The major problem is merging the agencies, said Kathleen Knight, who is a professor of Political Science and has expertise on American politics. She said managers are too many but workers are not enough. If the administration can manage to combine the agencies, they can cut on staff, Knight said.

Clinton should reduce federal employees and not hire temporary workers who become regular workers later on like the Reagan administration did, Knight said.

Murray said even corporations have a hard time streamlining procedures even though they don't have to go through the Congress. However, Democrats can take action better than Republicans now, he said.

College Republicans Vice Chairman Hunter Jackson said the plan is a positive step. He thinks that the proposal generally will find support in the Congress.

Clinton and Gore will make personal appearances this week in Ohio, California and Houston to present their plan. They will arrive in Houston Friday night, and make their presentation Saturday morning.






by Yonca Poyraz-Dogan

Daily Cougar Staff

When asked what should be done to reinvent the government, some students said they would solicit people's interaction with government, reduce waste, improve education, give welfare to the needy, cut military spending and be honest.

Out of fifty students polled, five of them said that they had no idea what they would do and two said they are happy with the way the government is. Two other students said they would change the president.

Most of the students said they perceived "reinventing" the government as a serious and difficult task to accomplish.

"My priority would be honesty. I would develop a policy that if you (politicians) lie, you could loose your position," said Tabby Elliot, a junior communication major.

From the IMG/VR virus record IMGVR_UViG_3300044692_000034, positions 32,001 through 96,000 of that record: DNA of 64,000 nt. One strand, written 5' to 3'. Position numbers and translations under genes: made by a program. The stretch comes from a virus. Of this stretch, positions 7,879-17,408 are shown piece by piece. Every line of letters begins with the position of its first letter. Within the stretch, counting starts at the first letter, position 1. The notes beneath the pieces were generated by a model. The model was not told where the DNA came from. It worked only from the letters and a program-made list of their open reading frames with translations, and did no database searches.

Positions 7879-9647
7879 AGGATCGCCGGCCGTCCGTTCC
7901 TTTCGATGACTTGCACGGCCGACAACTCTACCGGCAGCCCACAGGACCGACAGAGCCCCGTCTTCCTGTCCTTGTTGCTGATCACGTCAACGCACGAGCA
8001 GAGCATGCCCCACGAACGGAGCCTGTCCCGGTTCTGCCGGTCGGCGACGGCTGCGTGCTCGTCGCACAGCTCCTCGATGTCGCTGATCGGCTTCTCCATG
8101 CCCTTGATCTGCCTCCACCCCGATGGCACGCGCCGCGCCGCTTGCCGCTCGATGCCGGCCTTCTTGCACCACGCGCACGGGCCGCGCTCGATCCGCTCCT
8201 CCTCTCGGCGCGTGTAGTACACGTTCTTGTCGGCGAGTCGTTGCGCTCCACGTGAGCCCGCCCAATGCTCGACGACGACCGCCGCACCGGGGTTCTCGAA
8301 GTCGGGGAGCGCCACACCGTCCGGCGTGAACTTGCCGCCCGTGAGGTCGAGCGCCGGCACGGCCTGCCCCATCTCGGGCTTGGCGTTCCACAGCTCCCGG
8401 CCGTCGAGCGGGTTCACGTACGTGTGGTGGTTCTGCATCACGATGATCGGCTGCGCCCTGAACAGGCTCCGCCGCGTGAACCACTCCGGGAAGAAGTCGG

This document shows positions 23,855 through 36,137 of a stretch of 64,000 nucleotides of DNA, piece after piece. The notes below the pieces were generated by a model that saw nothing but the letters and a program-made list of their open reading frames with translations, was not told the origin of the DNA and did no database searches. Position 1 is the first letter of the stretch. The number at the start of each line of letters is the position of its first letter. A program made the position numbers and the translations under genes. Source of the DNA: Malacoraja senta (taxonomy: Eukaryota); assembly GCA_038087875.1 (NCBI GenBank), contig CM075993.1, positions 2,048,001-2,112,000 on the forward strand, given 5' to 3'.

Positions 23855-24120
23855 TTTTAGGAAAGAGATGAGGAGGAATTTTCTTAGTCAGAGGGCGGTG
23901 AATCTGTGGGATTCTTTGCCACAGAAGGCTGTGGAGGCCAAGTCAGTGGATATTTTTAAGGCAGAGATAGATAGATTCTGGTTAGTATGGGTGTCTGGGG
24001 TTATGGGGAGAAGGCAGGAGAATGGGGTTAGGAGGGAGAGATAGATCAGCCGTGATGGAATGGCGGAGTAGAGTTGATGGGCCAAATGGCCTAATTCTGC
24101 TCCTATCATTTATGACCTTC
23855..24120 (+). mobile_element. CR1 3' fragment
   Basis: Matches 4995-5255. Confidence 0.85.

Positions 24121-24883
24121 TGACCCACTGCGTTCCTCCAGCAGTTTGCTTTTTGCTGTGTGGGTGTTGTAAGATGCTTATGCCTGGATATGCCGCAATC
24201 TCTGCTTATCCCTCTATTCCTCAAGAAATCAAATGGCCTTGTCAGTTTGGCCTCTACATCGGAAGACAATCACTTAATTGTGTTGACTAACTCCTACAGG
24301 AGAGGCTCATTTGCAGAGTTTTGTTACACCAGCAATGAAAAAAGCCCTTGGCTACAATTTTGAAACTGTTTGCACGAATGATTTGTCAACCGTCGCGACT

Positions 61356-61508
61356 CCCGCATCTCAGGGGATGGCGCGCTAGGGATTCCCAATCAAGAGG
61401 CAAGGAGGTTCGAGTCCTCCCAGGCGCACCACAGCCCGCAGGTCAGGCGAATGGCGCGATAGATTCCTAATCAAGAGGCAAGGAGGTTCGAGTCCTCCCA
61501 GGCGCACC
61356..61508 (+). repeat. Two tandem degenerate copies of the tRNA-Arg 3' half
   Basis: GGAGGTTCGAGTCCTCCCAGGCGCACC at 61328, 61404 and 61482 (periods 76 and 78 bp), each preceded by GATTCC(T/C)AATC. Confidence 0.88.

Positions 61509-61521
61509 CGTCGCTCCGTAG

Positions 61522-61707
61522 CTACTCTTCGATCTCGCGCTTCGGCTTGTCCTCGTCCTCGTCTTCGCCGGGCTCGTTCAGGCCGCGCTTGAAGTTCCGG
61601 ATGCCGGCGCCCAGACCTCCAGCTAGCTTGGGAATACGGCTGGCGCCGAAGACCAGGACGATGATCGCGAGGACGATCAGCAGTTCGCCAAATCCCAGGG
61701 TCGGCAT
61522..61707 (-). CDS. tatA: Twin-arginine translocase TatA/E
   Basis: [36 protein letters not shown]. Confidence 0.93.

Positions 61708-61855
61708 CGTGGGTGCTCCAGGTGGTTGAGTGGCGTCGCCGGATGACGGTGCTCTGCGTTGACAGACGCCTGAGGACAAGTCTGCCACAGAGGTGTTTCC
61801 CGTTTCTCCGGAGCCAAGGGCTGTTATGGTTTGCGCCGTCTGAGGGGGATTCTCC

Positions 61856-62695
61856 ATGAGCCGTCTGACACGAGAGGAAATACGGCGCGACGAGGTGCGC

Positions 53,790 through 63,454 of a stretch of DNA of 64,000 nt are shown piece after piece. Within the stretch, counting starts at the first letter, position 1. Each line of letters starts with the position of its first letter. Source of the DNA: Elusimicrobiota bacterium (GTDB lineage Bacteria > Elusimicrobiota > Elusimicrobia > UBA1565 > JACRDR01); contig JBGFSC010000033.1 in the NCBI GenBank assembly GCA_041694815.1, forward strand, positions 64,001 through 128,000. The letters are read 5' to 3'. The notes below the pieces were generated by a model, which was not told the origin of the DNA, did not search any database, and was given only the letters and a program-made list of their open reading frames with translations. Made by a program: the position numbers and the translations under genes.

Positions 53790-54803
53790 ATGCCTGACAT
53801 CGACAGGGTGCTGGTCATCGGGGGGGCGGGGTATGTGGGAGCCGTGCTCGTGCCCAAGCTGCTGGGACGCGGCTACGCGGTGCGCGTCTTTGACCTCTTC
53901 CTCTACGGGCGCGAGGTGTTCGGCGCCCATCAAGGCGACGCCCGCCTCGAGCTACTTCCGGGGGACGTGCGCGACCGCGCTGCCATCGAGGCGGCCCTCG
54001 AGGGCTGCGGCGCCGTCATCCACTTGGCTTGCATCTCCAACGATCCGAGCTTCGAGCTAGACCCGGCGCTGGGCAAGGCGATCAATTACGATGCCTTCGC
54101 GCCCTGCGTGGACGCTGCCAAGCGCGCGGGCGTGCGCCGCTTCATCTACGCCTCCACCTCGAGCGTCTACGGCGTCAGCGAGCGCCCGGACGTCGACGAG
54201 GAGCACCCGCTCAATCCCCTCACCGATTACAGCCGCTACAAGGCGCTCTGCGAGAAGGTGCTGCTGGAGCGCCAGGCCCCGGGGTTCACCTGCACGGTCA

She said if cheating and lying exist, no solution will be found to any problems.

Junior computer science major Richard Wermske said he would eliminate the centralized government and develop a system in which people could vote on policies.

He also said parents should be certified to have children.

"You can have a baby and let it starve, but you can't have a house if you don't have money." Parents should not have a right to have a child if they can't afford it, Wermske said.

Senior biology major Jon Dizon said he would put term limitations on congress to prevent people from feeling comfortable in the office they hold. He thinks politicians would be more responsible if term limitations existed.

Creating jobs, providing free health care and education, reducing the deficit and improving basic values are the other things that students said they would do if they could "reinvent" the government.






by Paula Pierre

News Reporter

The theme of unity among African-American organizations was echoed by those attending the 25th annual Let's Get Acquainted celebration Wednesday at Lynn Eusan Park.

More than 250 students attended the event sponsored by the Pan-Hellenic Council, the Black Student Union and the African-American Studies Department.

"We hope this event will give more exposure to black organizations on campus and we hope to unify black students," said Henry Bell, president of the Black Student Union.

Representatives from 12 fraternities, sororities and other African-American student organizations were on hand to introduce their groups to a fraction of the 2500 African-American students at UH.

"We hope freshman and transfer students will see that the organization does exist and hopefully will ask questions and possibly join," said Daryl Brown, a mechanical engineering senior involved in the National Society of Black Engineers.

Event sponsors said this year's turn out surpassed previous years' because of the coordinated efforts of the three groups. In the past it was sponsored solely by the BSU.

Dr. Morris Graves, Associate Director of the African-American Studies Department, said the success of this event depends on students becoming more involved in African-American groups on campus.

Many students said they used the event as a chance to meet other students with common goals.

"It enables you to meet more African-Americans who are positive and are attempting to empower themselves through education," said Keffrelyn Brown, a graduate student.

Derrick Mitchell, president of the Pan-Hellenic Council, said, "It's very important for freshmen to see that black people can get along in light of the press that black people receive."

In addition to trying to ease the pressures of students during their college years, the event also provided help in planning for the future.

The organizations invited a representative of the Career Planning and Placement Center to help students focus on their academic goals as well as job aspirations after college.